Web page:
Psychology Study Material: Nervous System and Biological Bases of Behaviour

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Nervous System

Nervous System

Central Nervous System (CNS) and Peripheral Nervous System (PNS)

The brain and its constituent parts are the most complex system ever known. With one trillion separate cells, each one in a continuous process of changing in response to chemical signals. From the moment of conception to the moment of death, the biology of the individual is changing. It is in this complexity that our species has found the capability to store the accumulated experience of thousands of generations – to create human culture. Our language, religions, governments, childrearing practices, technologies, economies are all man-made; yet all depend upon the remarkable capacity of the brain to make internal representations of the external world.

Biological Bases of Behaviour

  • The Nervous System
  • Endocrine Glands

The Nervous System

  • The system that controls and regulates the structure and function of the brain, spinal cord, nerves, and the nerve cells; it maintains coordination between the nervous system and the rest of the bodily systems.
  • It is responsible for the internal communication system that ensures the integrated functioning of the various systems.

Some Interesting Facts About the Nervous System

  • The nervous system consists of billions of highly specialized nerve cells called neurons.
  • Nerve impulse is an electrical impulse that travels along the nerves at a speed of around 400km/hour.
  • Every second, a number of these impulses can pass along nerves.
  • Brain cells never re grow; once destroyed or dead, they cannot be replaced.
  • Nerve fibres are very thin and fine in size; a hundred of them lying side by side would fit into just 1mm.
  • The brain is divided into two visible parts or hemispheres; the left hemisphere controls the right side of the body, and the right controls the left side.
  • The total surface area of the cerebral cortex is approximately 2.5sq. ft. if you spread it flat.


A nervous system cell is constituted in such a way that it is specialized in receiving, processing, and/or transmitting information to other cells.

Structure of a Neuron

  • Dendrites: Receivers of incoming signals; branch fibres extending outward from the cell body.
  • Soma: The cell body containing the cytoplasm and the nucleus of the cell; cytoplasm keeps it alive.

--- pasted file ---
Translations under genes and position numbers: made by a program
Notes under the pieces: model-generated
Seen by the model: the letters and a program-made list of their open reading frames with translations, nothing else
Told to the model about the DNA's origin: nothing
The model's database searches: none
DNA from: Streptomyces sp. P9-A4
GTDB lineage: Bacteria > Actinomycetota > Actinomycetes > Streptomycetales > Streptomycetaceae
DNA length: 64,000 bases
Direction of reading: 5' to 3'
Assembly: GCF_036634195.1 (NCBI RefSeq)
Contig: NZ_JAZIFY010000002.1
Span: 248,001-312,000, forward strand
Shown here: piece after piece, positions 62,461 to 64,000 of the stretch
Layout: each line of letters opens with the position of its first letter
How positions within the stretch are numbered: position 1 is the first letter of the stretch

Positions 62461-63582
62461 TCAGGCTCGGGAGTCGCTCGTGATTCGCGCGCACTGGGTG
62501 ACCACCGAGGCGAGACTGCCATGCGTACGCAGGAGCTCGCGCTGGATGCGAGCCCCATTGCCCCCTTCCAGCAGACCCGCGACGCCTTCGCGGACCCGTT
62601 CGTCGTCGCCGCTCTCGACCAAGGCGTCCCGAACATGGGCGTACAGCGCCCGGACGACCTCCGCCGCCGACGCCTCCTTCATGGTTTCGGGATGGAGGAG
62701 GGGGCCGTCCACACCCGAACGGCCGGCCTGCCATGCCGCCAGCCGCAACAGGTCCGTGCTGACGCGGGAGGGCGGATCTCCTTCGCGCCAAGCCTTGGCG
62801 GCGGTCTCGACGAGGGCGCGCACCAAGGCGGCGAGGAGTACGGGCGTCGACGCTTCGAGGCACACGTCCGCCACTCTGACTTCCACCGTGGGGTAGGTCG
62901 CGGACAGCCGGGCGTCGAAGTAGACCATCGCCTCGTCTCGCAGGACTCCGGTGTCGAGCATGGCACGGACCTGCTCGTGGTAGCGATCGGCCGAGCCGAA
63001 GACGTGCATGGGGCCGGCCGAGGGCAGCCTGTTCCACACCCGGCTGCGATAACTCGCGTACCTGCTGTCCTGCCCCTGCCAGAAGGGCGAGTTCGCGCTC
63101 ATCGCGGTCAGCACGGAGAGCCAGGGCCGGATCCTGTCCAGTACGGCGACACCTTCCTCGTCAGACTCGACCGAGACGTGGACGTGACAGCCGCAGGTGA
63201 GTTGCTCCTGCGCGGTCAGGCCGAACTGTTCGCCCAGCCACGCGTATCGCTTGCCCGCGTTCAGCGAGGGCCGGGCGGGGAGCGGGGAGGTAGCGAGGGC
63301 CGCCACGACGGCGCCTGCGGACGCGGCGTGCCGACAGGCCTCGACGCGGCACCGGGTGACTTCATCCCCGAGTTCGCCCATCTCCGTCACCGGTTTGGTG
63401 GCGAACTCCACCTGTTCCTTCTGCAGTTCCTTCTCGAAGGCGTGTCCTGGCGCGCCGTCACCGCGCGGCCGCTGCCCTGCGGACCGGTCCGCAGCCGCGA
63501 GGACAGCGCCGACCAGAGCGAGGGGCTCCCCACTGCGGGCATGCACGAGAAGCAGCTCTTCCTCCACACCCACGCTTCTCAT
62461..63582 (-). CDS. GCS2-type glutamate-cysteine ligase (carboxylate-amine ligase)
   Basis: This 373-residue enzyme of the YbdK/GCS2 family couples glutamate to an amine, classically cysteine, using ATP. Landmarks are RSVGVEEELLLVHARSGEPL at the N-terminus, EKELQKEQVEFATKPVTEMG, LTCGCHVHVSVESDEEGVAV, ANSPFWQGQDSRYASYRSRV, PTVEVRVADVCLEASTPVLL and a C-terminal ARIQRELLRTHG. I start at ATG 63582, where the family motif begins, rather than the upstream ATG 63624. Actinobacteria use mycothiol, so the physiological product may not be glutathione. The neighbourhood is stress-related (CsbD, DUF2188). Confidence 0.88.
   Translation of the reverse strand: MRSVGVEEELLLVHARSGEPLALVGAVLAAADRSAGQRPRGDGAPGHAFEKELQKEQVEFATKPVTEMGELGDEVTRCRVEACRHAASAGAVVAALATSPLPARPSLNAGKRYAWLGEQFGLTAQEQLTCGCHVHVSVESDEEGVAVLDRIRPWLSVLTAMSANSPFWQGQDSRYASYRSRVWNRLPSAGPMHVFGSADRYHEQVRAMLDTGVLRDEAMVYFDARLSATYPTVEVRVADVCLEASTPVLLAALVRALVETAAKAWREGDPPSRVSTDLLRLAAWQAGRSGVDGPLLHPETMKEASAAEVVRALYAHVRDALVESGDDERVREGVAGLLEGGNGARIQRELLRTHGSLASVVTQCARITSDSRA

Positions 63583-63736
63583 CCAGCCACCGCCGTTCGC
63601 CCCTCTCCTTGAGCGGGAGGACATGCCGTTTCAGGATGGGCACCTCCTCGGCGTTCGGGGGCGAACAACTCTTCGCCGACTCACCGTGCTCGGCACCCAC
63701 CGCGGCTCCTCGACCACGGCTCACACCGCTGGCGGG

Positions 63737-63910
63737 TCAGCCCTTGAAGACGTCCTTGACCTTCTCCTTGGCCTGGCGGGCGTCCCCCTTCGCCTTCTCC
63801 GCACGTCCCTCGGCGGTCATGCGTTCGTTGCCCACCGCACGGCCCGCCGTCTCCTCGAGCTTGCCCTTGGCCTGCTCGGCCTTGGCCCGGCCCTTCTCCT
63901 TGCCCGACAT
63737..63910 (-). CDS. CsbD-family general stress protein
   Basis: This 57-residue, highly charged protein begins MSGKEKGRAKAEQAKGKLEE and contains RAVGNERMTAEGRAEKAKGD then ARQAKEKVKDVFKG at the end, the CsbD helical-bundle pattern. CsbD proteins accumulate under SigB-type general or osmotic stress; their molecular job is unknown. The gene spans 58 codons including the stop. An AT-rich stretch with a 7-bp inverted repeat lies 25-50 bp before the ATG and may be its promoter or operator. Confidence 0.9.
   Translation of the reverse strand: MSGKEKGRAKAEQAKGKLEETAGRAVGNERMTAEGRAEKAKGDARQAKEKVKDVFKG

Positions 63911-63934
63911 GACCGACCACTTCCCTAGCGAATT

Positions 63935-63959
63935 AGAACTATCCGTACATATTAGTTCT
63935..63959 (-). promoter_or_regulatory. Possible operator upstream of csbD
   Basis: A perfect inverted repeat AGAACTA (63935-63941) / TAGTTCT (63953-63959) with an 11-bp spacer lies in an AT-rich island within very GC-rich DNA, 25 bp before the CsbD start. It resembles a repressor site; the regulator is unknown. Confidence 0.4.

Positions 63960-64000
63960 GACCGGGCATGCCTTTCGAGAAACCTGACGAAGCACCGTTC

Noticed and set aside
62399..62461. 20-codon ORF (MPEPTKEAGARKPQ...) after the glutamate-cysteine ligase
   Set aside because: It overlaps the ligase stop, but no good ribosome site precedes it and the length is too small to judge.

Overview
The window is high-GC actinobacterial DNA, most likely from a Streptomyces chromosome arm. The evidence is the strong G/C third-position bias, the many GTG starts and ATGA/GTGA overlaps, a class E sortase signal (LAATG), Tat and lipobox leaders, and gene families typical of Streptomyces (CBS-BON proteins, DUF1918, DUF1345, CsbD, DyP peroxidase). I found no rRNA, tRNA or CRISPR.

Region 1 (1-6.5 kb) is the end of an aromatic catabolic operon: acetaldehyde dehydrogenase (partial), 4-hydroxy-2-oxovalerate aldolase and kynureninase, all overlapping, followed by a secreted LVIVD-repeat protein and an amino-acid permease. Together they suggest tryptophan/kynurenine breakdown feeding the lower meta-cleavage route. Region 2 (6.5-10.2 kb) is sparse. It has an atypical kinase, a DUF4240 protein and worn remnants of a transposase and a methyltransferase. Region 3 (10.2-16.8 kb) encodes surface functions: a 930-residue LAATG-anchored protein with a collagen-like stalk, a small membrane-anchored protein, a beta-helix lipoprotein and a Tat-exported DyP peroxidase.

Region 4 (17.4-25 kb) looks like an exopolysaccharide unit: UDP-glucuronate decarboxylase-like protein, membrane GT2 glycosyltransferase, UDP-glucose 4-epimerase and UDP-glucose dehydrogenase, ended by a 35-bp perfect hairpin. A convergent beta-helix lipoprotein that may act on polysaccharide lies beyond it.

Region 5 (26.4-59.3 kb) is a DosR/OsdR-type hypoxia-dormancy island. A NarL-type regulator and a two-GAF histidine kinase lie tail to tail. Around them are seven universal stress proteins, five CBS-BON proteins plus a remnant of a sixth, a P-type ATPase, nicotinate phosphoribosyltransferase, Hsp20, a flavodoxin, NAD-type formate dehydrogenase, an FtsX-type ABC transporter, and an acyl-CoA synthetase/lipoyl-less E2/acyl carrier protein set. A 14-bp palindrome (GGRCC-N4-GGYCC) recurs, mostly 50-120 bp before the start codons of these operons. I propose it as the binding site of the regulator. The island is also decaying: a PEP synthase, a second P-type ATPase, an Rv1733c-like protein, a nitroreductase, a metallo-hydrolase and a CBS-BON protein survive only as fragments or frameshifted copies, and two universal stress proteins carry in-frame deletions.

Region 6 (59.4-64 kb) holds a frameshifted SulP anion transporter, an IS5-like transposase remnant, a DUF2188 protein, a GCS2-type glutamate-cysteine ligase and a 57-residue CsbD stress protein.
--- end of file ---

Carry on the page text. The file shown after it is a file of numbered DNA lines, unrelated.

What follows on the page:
• Axon: The nerve impulses travel from the soma to the terminal buttons through the extended fibre of a neuron i.e.. , axon.
  • Terminal Buttons: Swollen, bulblike structures at one end of the axon; the neuron stimulates the nearby glands, muscles, or other neurons Connection between nerve cells
  • Synapse: the gap between one neuron and the other.
  • Synaptic Transmission: the procedure through which information is relayed from one neuron to another across the synaptic gap.
  • Neurotransmitters: The post synaptic neuron is stimulated by the chemical messages released from neurons; they cross the synapse from one neuron to another.

The Chemical Messages

  • The neurons follow an all-or-none law … . either a neuron will be firing or resting/off.
  • Excitatory Message: The chemical message that makes it more likely that the receiving neuron will fire, and the action potential will travel down its axon.
  • Inhibitory Message: The chemical message that inhibits a receiving neuron from firing so that the action potential does not travel down its axon.
  • Major Varieties of Neurons
  • Sensory Neurons (afferent) : they carry messages toward the Central Nervous System from the sensory receptor cells.
  • Motor Neurons (efferent) : they carry messages away from the Central Nervous System toward the muscles and glands.
  • Inter-Neurons: they relay messages from sensory neurons to other inter-neurons and/or to motor neurons.

Main Parts of the Nervous System

  • The Peripheral Nervous System
  • The Central Nervous System

Central Nervous System (CNS)

  • Brain receives the information from all over the body (primarily in terms of stimulation via sensation) , interprets it, and decides how to respond.
  • The brain՚s function is similar to that of a computer; there is a central processing unit (CPU) , the output comes in, and the CPU analyses it and responds to it.